Tuesday, January 7. Genesis 21 – 23.

Jewish tradition points to ten trials of Abraham. As these trials unfold, not only does Abraham’s life change, but Abraham changes.

One of the trials is the loss of Ishmael. We do not know what specifically Ishmael did to incur Sarah’s displeasure, but she may not have needed much provocation. He was, after all, not her son but Abraham’s, and as the eldest, he would have primary rights of inheritance. With Ishmael out of the picture, there would be no question that Isaac was the beloved child.

Ishmael and Hagar are sent away and once more they go to a desert – Beersheba to be exact – and God makes a promise to her to bless her son.

It would seem that Abraham is somewhat of a pushover. Sarah suggests he have a child by her handmaiden, and he consents. Sarah tells him to send the servant and boy away, and he does. Now, she demands he be sent away again and once more, he follows her wishes. But Abraham is not quite the pushover this time.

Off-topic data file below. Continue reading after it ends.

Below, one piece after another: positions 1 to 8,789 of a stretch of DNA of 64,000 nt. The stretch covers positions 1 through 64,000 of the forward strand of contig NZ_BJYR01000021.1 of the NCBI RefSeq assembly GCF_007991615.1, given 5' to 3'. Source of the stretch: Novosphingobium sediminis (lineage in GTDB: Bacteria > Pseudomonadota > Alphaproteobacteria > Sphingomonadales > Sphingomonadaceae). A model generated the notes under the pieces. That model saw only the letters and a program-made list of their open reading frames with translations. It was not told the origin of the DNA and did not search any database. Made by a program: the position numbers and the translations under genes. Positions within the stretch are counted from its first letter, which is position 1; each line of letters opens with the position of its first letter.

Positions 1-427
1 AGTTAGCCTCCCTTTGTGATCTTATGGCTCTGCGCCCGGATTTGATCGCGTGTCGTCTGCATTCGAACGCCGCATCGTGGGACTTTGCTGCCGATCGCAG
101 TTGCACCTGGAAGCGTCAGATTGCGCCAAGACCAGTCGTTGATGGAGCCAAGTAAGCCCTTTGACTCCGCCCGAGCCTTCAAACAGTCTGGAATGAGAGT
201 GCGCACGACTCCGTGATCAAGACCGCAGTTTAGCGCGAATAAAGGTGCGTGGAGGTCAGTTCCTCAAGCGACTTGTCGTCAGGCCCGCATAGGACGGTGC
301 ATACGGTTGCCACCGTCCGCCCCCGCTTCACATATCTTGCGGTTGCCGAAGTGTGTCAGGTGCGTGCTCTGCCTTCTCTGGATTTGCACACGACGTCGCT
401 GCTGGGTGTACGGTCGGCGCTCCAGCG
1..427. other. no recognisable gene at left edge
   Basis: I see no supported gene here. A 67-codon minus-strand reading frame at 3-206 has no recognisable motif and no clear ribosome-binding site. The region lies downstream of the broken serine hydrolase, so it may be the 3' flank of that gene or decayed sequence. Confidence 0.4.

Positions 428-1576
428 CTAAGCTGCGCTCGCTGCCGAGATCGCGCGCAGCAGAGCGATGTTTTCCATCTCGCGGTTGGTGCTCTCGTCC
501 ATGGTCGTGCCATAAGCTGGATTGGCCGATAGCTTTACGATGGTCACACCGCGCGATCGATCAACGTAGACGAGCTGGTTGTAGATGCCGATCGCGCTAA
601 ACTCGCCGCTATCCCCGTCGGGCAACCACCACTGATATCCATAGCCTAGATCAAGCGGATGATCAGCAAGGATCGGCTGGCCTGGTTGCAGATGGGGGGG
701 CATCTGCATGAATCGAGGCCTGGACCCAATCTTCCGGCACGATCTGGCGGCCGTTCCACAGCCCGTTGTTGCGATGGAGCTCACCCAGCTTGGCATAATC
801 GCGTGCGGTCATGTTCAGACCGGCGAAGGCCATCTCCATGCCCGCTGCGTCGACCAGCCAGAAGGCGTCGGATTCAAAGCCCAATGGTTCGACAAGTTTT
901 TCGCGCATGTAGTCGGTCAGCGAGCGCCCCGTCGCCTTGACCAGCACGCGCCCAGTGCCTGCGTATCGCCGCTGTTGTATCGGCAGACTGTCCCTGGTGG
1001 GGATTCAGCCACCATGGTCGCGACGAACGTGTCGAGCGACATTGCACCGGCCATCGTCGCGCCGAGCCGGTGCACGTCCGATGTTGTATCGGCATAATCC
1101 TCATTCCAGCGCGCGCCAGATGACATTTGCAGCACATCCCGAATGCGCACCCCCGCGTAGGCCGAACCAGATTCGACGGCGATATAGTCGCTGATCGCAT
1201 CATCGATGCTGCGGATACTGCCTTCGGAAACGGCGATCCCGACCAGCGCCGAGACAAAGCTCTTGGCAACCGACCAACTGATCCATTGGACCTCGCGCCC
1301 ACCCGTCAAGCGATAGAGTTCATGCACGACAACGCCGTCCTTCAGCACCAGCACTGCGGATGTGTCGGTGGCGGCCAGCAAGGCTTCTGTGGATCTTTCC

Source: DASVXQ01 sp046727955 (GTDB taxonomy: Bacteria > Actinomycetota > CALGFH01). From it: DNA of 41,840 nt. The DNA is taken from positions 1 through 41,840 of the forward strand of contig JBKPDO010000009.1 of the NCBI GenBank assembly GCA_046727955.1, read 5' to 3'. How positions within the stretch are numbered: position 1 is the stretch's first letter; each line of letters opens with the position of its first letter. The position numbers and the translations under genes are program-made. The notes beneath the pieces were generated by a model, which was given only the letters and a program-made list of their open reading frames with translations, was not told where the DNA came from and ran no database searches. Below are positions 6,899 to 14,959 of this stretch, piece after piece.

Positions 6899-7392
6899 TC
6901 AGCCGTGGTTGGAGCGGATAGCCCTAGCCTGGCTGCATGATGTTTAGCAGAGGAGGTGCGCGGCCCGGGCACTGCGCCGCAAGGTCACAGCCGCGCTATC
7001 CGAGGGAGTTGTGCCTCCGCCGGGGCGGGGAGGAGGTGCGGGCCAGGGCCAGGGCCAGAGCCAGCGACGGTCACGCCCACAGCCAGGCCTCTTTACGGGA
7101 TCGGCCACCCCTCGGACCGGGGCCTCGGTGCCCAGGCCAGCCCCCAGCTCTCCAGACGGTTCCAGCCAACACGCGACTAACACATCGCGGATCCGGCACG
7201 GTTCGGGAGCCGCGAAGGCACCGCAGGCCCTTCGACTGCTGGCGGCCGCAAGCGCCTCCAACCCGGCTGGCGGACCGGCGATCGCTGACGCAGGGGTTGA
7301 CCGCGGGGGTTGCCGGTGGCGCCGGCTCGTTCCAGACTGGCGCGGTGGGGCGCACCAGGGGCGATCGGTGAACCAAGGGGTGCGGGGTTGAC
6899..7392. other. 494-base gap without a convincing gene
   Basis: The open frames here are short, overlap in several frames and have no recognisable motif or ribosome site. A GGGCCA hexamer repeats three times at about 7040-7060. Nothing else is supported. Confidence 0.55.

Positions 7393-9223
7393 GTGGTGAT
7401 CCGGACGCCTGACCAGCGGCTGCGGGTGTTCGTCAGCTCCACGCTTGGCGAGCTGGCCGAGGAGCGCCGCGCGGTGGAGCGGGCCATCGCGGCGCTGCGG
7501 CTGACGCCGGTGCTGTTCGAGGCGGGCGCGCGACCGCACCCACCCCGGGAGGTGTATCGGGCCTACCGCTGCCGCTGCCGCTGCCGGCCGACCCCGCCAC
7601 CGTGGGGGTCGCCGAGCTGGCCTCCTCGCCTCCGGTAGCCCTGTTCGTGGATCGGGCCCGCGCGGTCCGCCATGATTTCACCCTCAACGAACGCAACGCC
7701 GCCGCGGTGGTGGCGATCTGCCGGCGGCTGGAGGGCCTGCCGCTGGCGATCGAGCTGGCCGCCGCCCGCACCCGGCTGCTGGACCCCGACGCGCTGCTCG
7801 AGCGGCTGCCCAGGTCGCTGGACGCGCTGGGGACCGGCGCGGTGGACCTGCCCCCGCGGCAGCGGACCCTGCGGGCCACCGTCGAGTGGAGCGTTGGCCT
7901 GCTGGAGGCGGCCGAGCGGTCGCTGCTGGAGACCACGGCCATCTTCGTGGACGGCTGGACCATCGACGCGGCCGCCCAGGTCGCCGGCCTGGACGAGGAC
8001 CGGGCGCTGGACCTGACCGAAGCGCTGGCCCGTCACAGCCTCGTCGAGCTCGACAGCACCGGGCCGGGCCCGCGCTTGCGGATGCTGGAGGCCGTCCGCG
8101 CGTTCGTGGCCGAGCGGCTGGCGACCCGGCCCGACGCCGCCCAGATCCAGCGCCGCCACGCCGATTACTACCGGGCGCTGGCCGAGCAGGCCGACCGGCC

We segue into a story about Abraham and Abimelech, the Philistine king. The first time we met Abimelech was in chapter 20 when Abraham, fearing for his life, claims that Sarah is his sister. Now, after the passage of time and surviving numerous trials, Abraham meets Abimelech again. Abraham’s family is huge and they need water. Abraham digs wells, but the servants of Abimelech, disrespecting Abraham, cover up the wells. Finally, Abraham has had enough and calls for a treaty between himself and Abimelech, giving the king seven ewe lambs as a sign that the well he has dug is his. Abimelech is now between a rock and a hard place. If he accepts the lambs, he must acknowledge the well belongs to Abraham and defend Abraham’s right to the property. If he refuses, it will be a sign he is duplicitous. He takes the lambs. Abraham has strong-armed him into agreement. But something else is also true: the well is at Beersheba where Hagar and Ishmael ran out of water. Abraham may have sent Ishmael away, but he is continuing to provide for the boy from a distance. The trials of Abraham have made him stronger – as our trials must do to us.